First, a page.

Duran v. Bay Inn & Suites, L.L.C. of Foley et al

Filing 10

Order striking the 6 Answer to Complaint filed by Rick Patel on behalf of Bay Inn & Suites, L.L.C. of Foley. The individual defendants are ordered by 7/3/2012 to file amended answers and/or motions as set out. Signed by Chief Judge William H. Steele on 6/19/2012. Copy mailed to Rick Patel, Lata Patel & Sunny Patel. (tgw)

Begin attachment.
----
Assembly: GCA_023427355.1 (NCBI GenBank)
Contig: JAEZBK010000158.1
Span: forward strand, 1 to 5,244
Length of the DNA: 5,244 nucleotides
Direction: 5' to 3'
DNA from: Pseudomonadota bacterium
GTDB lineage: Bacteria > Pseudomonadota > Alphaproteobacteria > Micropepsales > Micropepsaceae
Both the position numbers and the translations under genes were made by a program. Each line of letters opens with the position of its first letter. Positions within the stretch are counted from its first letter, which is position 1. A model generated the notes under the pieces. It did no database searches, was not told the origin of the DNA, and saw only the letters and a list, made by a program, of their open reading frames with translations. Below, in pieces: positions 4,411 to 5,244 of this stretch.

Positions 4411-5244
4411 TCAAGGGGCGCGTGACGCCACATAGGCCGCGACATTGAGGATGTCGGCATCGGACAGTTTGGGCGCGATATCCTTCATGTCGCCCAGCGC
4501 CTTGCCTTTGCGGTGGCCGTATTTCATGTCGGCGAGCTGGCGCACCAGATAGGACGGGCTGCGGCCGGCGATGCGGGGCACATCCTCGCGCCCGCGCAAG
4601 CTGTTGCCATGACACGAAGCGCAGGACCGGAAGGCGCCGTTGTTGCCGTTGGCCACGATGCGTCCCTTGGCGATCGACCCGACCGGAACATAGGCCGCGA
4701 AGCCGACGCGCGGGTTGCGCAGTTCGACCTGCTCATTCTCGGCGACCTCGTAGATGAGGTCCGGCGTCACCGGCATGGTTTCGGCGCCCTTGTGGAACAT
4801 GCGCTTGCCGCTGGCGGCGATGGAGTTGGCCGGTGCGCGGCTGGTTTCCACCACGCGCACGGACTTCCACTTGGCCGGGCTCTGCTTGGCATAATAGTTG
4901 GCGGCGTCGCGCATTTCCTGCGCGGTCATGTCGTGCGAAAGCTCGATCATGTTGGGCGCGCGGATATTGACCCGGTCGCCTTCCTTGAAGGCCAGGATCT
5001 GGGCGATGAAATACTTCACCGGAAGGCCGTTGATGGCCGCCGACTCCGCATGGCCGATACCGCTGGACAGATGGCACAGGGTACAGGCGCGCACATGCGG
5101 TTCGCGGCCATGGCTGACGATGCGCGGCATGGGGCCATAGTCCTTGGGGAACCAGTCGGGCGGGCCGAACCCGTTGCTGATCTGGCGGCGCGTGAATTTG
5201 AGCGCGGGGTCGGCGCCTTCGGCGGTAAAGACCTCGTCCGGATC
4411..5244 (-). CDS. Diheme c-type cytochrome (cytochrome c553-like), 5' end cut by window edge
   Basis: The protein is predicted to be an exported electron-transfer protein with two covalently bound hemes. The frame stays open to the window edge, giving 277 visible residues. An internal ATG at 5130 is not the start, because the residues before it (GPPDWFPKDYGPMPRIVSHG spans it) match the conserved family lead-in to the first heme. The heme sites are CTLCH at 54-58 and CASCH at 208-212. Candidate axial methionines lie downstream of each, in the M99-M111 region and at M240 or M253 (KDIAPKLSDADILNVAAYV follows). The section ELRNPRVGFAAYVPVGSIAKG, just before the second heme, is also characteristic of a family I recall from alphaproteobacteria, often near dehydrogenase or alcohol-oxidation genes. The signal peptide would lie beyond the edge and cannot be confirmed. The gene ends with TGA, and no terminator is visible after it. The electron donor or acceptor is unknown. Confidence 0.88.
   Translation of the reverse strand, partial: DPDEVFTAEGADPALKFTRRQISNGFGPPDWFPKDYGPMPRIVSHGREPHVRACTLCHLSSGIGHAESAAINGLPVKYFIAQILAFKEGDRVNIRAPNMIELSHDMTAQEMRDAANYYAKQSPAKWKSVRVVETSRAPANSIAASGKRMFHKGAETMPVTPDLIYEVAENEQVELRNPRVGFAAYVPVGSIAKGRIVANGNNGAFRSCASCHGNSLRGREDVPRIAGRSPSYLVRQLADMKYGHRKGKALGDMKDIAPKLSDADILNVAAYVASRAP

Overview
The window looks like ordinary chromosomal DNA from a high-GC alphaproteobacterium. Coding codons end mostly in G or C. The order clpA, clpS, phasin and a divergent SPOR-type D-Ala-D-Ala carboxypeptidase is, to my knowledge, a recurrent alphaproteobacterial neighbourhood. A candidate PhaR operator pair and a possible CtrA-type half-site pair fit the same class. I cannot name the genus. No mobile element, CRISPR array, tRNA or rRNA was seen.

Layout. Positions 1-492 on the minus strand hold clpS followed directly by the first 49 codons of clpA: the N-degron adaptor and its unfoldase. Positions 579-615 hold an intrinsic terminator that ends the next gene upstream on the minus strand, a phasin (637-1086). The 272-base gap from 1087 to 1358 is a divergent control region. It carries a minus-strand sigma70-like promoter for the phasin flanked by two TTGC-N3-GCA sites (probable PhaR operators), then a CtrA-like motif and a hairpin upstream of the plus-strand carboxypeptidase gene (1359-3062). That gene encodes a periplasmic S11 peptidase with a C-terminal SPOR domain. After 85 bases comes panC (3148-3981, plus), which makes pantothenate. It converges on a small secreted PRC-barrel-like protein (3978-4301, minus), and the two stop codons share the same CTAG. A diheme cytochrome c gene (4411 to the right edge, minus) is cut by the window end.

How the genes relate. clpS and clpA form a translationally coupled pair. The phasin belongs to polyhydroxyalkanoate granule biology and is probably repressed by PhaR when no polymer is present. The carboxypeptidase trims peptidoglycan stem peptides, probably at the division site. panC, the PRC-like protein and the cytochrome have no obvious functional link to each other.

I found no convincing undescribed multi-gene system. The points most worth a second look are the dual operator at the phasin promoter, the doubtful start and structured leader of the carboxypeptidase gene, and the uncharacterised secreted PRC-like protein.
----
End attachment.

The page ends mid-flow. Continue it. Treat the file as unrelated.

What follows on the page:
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IN THE UNITED STATES DISTRICT COURT FOR THE SOUTHERN DISTRICT OF ALABAMA SOUTHERN DIVISION JOHN DURAN, ) ) Plaintiff, ) ) v. ) CIVIL ACTION 12-0310-WS-N ) BAY INN & SUITES, L.L.C., etc., et al., ) ) Defendants. ) ORDER Defendant Rick Patel previously filed an answer on behalf of all four defendants. (Doc. 4). The Court ordered that answer stricken, since Patel was not authorized by law to represent the other defendants. (Doc. 5). Patel has nevertheless filed a second answer on behalf of the entity defendant. (Doc. 6). For reasons set forth in the Court’s previous order, that answer is stricken. Patel and the other two individual defendants have now filed separate answers on their own behalf. (Docs. 7-9). As discussed in the Court’s previous order, this is permissible. However, the answers remain deficient on many grounds. The requirements of an answer are set forth primarily in Federal Rule of Civil Procedure 8(b). Among other requirements, the answer must “admit or deny the allegations asserted against [the defendant] by [the] opposing party” and “state in short and plain terms its defenses to each claim asserted against it.” Id. Rule 8(b)(1)(A), (B). In addition, stylistic requirements are set forth in Rule 10 and 11(a), as well as in Local Rule 5.1. The individual defendants’ answers, which are labeled as “answer[s]” but which read more like letters, violate many of these requirements. Moreover, although nominally filed only on behalf of a single individual defendant, each answer purports to raise matters on behalf of the entity defendant. This, for reasons set forth in the Court’s previous order, is impermissible. Finally, the answers [1] purport to ask the Court questions and seek Court rulings on various matters. “A request for a court order must be by motion.” Fed. R. Civ. P. 7(b)(1); accord Local Rule 5.1(d). The defendants have not properly sought an order as to the matters raised. All litigants, including those representing themselves, “shall be bound by and comply with all local rules of this Court, and the Federal Rules of Civil ... Procedure, unless otherwise excused from operation of the rules by court order.” Local Rule 83.9(b). Moreover, “both the Supreme Court and [the Eleventh Circuit] have concluded that a defendant’s pro se status in civil litigation generally will not excuse mistakes he makes regarding procedural rules.” Nelson v. Barden, 145 Fed. Appx. 303, 311 n.10 (11th Cir. 2005). Thus, the individual defendants must comply with the applicable rules whether or not they are represented by counsel. Because their answers do not come close to doing so, repleader is required. The individual defendants suggest they require an additional 90 days to file an amended answer actually responding to the allegations of the complaint. While the Court is not averse to a brief extension of time beyond the 21 days provided by Rule 12(a)(1)(A)(i), the defendants offer no sound basis for an unprecedented three-month extension.1 For the reasons set forth above, the individual defendant are ordered to file and serve, on or before July 3, 2012, amended answers and/or motions compliant with applicable rules, including but not limited to those set forth herein. DONE and ORDERED this 19th day of June, 2012. s/ WILLIAM H. STEELE CHIEF UNITED STATES DISTRICT JUDGE 1 The defendants appear to believe they must possess all potentially relevant facts before responding to the complaint. Rules 8(b) and (c), however, do not require such detail, only an ability to admit or deny the complaint’s allegations and to assert any affirmative defenses, subject to the certification requirement of Rule 11(b). [2]

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